kaigou: this is what I do, darling (W] vortex of stupidity)
[personal profile] kaigou
I'm not going to name names here, so if you know the title, keep it to yourself. I just need to get this out of my system, and perhaps we'll all learn from someone else's actions so we don't ever make the same stupid offense ourselves.

Recently I picked up a title that looked promising, or maybe I was just really bored, or perhaps it was that you just don't see too many stories where one of the characters is dealing with PTSD. I don't mind digging for gold even amongst the crack, but I couldn't make it past the first chapter or so.

First, author dearest, when you write any kind of bondage club and you have Joe Character walk in and order not just an alcoholic beverage but the entire bottle, right there I say WOAH. There's a reason most cultures are very much against the drunk-driving thing: slower reflexes, bad depth perception, inability to make clear and conscientious decisions... so how is it that alcohol could, in ANY way, be a good idea prior to, oh, getting tied up and whapped?

Sure, this is fiction, and if the story were marked as fantasy I might be able to rationalize that in that world, "vodka" is another name for "colored water." Unfortunately for you, the story ain't, and vodka ain't, and I just can't get around the utter stupidity of a person doing that, let alone a good friend (the bartender) enabling him to do that.

It adds insult to injury when the characters actually agree on a safe word. There's a reason the laws regard someone's ability to say 'yes' as questionable once the person has ingested alcohol or drugs. And, too, a reason plenty of people still consider 'no' to be of dubious value when a person is drunk. The logic's the same: s/he is drunk, so s/he doesn't mean what s/he's saying -- and I'd expect a bartender, of all the people, to know this best. Add in the fact that legally (and physically) alcohol reduces your mental and legal capacity to consent, and the author's just turned a crucial element of a safe BDSM scene into a farce.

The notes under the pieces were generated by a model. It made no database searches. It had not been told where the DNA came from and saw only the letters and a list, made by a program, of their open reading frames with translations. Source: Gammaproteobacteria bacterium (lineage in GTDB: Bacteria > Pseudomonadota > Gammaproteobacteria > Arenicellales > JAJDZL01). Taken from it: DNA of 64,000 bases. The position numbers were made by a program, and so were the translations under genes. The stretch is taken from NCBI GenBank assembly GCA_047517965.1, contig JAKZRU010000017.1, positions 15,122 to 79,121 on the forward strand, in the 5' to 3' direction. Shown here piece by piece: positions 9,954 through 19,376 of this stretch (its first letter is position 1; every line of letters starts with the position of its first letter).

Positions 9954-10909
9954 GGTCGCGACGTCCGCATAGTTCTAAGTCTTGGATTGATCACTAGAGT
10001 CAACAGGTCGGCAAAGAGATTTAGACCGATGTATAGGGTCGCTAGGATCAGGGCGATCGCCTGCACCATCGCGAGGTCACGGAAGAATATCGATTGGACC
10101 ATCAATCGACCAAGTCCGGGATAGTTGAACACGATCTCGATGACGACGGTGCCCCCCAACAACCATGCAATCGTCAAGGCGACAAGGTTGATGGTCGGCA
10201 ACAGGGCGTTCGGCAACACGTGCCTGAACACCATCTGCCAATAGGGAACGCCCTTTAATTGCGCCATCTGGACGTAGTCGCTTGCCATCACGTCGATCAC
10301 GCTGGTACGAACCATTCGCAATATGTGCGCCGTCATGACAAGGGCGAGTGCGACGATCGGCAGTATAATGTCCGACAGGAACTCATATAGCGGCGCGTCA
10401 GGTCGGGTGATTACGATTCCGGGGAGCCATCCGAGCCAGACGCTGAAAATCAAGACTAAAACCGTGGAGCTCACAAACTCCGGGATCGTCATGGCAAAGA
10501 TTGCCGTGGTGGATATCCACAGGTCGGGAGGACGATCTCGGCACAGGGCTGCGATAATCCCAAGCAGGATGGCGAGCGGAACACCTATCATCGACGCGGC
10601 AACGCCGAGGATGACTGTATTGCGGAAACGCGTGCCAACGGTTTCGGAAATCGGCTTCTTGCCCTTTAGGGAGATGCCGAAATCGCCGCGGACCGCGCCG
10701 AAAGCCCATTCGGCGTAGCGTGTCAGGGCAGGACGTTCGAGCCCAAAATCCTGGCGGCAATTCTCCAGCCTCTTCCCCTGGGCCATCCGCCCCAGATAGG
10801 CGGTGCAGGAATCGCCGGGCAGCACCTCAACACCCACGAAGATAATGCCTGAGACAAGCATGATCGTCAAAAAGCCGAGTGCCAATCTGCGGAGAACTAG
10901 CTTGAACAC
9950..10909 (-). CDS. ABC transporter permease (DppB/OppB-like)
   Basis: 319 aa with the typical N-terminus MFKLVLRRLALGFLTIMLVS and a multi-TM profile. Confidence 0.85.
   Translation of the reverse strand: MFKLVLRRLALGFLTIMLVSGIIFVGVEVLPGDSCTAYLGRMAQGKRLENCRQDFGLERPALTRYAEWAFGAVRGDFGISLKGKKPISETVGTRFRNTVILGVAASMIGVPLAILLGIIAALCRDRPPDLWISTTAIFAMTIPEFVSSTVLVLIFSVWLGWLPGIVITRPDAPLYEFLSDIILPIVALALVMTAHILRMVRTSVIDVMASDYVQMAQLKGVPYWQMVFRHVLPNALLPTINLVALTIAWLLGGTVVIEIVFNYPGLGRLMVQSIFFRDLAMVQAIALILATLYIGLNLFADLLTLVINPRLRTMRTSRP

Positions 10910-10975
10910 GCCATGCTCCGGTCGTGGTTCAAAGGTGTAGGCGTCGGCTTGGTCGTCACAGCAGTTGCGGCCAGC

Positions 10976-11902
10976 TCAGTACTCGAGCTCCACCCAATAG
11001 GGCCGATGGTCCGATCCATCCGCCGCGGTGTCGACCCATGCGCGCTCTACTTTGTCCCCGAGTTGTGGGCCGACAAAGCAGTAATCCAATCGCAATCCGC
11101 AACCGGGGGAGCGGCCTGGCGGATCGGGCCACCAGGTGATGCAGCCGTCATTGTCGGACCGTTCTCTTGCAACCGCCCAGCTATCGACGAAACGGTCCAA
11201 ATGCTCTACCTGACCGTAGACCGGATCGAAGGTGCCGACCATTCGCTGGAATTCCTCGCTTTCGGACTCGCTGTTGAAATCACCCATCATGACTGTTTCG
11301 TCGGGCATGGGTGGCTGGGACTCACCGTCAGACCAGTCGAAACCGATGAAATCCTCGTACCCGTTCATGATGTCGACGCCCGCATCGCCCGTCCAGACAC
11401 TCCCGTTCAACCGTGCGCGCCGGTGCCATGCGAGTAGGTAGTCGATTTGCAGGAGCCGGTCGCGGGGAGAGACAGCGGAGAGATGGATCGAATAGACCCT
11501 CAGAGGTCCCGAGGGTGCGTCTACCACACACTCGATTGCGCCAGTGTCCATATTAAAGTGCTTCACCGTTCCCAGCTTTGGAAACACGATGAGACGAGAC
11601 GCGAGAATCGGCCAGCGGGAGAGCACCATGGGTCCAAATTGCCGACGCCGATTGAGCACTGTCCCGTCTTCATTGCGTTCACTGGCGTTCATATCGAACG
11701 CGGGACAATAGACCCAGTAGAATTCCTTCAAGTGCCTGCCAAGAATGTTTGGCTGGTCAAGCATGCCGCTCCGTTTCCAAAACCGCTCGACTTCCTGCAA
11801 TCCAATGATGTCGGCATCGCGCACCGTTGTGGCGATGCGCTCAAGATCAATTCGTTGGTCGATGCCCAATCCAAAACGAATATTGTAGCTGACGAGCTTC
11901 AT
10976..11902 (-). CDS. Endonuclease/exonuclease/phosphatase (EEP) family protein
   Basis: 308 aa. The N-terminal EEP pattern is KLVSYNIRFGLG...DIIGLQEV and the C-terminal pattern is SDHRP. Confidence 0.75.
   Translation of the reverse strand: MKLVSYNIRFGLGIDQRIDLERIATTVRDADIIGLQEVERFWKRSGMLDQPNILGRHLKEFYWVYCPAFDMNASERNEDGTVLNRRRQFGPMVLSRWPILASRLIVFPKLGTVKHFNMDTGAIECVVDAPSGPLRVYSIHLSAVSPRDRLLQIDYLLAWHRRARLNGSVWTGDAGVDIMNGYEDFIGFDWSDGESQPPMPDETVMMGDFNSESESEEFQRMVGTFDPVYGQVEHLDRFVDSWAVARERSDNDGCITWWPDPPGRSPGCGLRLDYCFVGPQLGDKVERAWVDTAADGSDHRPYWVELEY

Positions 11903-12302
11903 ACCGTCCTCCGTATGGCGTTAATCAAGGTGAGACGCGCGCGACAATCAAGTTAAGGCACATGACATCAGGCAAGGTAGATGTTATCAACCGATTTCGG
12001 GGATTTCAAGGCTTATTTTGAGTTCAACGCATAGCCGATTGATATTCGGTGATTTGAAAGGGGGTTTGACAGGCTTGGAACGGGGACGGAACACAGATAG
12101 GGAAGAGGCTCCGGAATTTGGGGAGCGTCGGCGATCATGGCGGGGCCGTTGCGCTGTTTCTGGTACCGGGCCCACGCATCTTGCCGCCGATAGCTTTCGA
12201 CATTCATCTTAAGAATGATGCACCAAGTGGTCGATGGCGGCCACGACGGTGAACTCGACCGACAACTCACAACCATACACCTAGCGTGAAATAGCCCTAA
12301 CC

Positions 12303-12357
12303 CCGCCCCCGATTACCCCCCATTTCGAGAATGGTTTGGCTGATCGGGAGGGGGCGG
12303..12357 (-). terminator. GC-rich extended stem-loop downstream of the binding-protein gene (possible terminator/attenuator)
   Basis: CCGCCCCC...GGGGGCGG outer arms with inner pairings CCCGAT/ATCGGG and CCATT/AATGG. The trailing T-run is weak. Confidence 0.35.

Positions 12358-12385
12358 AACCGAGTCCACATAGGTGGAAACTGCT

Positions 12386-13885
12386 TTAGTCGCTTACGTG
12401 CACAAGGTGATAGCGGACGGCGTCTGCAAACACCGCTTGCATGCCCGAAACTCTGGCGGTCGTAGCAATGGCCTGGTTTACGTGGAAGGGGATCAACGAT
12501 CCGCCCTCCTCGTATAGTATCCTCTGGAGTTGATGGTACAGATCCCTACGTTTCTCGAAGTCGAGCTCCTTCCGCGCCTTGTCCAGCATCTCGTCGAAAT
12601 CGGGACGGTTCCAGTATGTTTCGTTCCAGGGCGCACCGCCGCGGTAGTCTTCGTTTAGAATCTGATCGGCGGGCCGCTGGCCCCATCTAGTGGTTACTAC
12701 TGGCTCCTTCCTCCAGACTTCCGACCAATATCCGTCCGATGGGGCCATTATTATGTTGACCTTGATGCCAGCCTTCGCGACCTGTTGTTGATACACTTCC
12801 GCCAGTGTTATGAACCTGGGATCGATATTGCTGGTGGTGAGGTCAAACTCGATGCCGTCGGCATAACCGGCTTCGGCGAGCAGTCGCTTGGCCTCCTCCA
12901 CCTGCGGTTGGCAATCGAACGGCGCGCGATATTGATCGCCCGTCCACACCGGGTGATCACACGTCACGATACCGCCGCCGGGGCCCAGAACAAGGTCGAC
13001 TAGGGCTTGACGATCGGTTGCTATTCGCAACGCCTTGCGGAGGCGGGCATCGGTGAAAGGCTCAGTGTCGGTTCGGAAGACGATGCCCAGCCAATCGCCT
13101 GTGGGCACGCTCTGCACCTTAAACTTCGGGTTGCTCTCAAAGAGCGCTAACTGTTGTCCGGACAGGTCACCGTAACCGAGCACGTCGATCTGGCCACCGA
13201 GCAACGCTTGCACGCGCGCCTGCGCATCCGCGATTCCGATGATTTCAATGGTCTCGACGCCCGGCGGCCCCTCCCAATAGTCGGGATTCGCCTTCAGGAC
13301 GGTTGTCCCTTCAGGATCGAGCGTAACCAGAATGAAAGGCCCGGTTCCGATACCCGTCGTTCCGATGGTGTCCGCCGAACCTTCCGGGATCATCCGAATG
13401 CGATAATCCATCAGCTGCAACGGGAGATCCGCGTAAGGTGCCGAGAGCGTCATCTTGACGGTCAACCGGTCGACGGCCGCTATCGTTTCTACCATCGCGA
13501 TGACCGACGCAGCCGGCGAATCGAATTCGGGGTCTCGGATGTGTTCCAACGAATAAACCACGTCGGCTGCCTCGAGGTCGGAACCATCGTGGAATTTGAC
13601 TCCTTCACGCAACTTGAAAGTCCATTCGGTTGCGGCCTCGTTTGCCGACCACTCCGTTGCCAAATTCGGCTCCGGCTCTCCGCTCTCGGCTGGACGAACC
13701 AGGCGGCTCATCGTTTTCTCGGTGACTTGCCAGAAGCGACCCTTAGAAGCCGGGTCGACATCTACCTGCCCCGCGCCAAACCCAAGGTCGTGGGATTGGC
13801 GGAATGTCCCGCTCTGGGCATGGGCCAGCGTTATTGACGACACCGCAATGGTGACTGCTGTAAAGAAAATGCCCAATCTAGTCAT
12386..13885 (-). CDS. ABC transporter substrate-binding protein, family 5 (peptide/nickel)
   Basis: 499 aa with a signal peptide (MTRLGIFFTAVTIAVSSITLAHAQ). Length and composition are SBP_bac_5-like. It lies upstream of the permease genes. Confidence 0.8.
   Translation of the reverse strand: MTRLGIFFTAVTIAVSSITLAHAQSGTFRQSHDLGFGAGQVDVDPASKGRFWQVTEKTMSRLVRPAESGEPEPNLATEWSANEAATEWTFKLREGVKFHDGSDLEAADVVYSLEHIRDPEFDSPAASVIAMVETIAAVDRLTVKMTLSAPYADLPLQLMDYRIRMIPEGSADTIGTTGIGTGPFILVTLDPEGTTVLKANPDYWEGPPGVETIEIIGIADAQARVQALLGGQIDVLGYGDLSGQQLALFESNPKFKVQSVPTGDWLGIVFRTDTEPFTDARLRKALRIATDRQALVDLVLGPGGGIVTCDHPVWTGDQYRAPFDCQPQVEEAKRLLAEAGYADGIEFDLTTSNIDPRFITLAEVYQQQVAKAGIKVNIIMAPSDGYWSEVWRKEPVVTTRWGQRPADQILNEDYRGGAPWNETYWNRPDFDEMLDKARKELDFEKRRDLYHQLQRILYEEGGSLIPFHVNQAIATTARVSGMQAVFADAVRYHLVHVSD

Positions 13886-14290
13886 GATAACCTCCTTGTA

Anyway, that aside, all it took was a single statement and I made it another page before saying, wait just a minute: did the author just say what I think was said? I'm going to attempt a rough paraphrase, rather than quote, just for the sake of some last diplomacy:

...while a hostage, his keepers whipped him, something most likely to stimulate him and least likely to break him...

That's like saying, "oh, I've always really enjoyed sex, so being raped wasn't traumatic at all."

I remain boggled by this. I can see (in both fiction and real life) how sometimes you need to re-experience something that had once been enjoyable, then been twisted and agonized by a painful experience -- like re-mapping the brain's wiring to recall the pleasure that had once existed. But this isn't the same at all; this is dismissing, entirely, such a negative and horrendous experience on the grounds that it's, y'know, the same thing.

It's not. It's not at all. To think so, to even imply so, isn't just utterly bastardizing the positive aspects of D/s, or S/m, or even sex (to extend the analogy) into something that's basically the same thing as the worst-case violence one can imagine (that of torture). It's also completely trivializing the experience of torture, itself -- which is very much a kind of rape. It's a violation, on a physical, emotional, and psychological level, on a par, I'd say, with the sexual (and psychological and physical) violation that takes place during rape.

Certainly, plenty of people have rape fantasies, but I have yet to meet anyone who wanders down dark alleys in hopes of actually, y'know, being raped. They're more likely to act such out with trusted lovers, which means underneath all the play-acting there's an element of trust, and the ability to call a halt. Good luck calling a halt when you're being tortured/raped by a stranger. It's just not the freaking same at all.